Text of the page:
In the Budget 2020-21 for Maharashtra scheduled to be presented on March 6th, the government should prioritise education sector reforms over all its other programmes for socio-economic development of the state, say top industry experts.
Enhancing focus on improving education infrastructure is of paramount importance as Maharashtra is the financial capital of India, contributing around 15 percent to the country’s GDP. Hence, the state will have a crucial contribution in enabling India to expand to a 5 trillion-dollar economy by 2024-25.
Typically, Maharashtra’s education sector gets around 18-19 percent share of the total allocation of its annual Budget. This aid provided to each sector is a widely debated matter about the Budget every year as the execution of the government’s plans and proposals for sectoral reforms including the education sector is closely linked to the size of this budgetary support. The education sector has also been demanding a higher share of the budgetary allocation.
According to Mr. Rustom Kerawalla, Chairman, Ampersand Group, the Maharashtra government should consider adopting a three-pronged strategy for overall improvement in the state’s education system in this year’s Budget, which will also enable optimal utilisation of the available resources.
“Firstly, The Maharashtra government needs to look at enhanced Public-Private Partnership (PPP) model to improve pre-school and early childcare centres in the state. PPPs have been widely successful in the transformation of Anganwadis and Balwadis in Maharashtra, which are run by the Ministry of Women and Child Development,” he said.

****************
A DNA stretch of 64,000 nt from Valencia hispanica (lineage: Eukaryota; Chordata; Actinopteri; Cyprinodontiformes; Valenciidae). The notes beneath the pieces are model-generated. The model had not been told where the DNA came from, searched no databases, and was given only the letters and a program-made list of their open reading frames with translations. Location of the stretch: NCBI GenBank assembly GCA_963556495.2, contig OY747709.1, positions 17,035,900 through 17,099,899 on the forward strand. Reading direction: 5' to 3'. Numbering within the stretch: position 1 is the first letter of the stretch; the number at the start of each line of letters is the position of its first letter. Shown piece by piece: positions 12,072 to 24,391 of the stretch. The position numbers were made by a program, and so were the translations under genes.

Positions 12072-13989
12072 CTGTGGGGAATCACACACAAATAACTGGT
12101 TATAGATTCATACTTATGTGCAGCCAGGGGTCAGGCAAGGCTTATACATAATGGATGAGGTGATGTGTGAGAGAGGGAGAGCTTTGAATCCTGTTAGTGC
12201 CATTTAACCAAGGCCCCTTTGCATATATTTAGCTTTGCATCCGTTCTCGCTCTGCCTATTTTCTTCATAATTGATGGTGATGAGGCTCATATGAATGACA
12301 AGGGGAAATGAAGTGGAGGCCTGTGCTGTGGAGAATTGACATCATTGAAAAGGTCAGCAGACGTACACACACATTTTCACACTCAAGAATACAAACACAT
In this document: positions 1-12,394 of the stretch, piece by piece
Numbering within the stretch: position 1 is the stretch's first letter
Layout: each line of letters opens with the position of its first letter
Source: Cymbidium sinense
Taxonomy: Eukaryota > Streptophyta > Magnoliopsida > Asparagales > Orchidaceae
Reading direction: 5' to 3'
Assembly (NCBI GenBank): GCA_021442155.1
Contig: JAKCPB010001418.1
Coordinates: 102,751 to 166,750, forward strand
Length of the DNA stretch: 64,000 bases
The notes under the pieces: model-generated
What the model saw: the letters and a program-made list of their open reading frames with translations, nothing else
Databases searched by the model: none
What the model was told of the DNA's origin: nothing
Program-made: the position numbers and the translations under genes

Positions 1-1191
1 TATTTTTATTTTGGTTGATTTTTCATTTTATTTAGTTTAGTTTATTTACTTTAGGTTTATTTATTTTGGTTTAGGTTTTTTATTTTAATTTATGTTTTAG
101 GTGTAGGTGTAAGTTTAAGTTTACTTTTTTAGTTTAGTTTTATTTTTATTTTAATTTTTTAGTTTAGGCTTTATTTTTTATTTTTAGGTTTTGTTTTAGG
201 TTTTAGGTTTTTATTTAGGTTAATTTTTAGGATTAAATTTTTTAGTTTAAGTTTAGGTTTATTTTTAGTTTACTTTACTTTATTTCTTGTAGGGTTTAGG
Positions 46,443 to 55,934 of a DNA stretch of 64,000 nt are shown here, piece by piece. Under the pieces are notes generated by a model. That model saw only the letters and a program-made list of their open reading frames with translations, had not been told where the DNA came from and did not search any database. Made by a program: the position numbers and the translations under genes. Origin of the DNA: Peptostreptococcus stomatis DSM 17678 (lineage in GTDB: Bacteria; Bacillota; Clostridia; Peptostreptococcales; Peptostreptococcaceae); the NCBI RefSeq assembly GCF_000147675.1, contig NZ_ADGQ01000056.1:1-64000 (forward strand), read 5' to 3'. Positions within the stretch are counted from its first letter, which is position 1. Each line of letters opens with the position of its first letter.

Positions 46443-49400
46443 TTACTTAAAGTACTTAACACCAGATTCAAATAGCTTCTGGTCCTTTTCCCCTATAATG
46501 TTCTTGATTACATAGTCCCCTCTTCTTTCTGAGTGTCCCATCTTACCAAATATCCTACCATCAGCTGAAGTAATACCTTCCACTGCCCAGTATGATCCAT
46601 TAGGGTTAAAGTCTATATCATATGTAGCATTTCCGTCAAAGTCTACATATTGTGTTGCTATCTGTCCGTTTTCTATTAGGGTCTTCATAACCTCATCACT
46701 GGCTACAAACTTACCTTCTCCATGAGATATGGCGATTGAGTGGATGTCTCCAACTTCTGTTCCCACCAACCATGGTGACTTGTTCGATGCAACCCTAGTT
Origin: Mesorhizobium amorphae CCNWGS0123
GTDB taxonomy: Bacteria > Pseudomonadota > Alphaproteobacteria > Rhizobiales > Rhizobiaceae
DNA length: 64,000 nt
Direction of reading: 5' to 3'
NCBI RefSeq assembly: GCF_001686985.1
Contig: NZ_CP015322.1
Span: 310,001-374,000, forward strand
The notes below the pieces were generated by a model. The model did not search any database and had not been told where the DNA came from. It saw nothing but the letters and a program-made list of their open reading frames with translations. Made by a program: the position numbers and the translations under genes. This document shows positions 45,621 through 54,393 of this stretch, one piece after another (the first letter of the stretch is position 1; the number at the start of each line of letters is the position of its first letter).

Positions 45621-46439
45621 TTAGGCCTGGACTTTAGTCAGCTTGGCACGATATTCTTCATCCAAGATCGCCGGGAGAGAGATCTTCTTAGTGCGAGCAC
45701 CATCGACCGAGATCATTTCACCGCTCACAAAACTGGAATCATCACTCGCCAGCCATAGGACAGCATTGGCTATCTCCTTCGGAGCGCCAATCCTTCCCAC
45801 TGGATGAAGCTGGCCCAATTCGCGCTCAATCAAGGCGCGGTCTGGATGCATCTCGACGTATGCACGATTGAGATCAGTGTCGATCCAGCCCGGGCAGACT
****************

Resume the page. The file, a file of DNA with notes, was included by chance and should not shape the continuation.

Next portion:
Secondly, Mr. Kerawalla said, “The government needs to outsource ground-level monitoring of education outcome to credible third-party sources, which will enable it to focus on governance than management.”
The third step is, he added, “Migrating reporting of achievements at the ground-level to online technology platforms hosted by credible third-party service providers, which will lead to more effective and transparent monitoring of education outcomes.”
Mr. Kerawalla pointed out that adopting these three measures will enable the government to make better decisions about distributing government aid to reward successes and better identify the problem areas in education delivery to the masses.
He also emphasised on the need for the Budget to focus on plans to leverage new technologies such as the Internet and Cloud technologies to deliver education, skill development, and advisory support to backward and underprivileged sections of the society in areas where education infrastructure is poor or missing.
Virtual education, adopting the direct benefit transfers (DBT) framework for direct transfer of grants and aids for education to beneficiaries and online consultancy and advisory services to tribal people are some of the initiatives which the government must consider implementing to improve infrastructure and delivery of education, and reach a wider base of stakeholders.
This year’s Budget for Maharashtra would be the first under the new Chief Minister of Maharashtra Shri. Uddhav Thackeray and all hopes will be pinned on new initiatives that will enable further development of the state.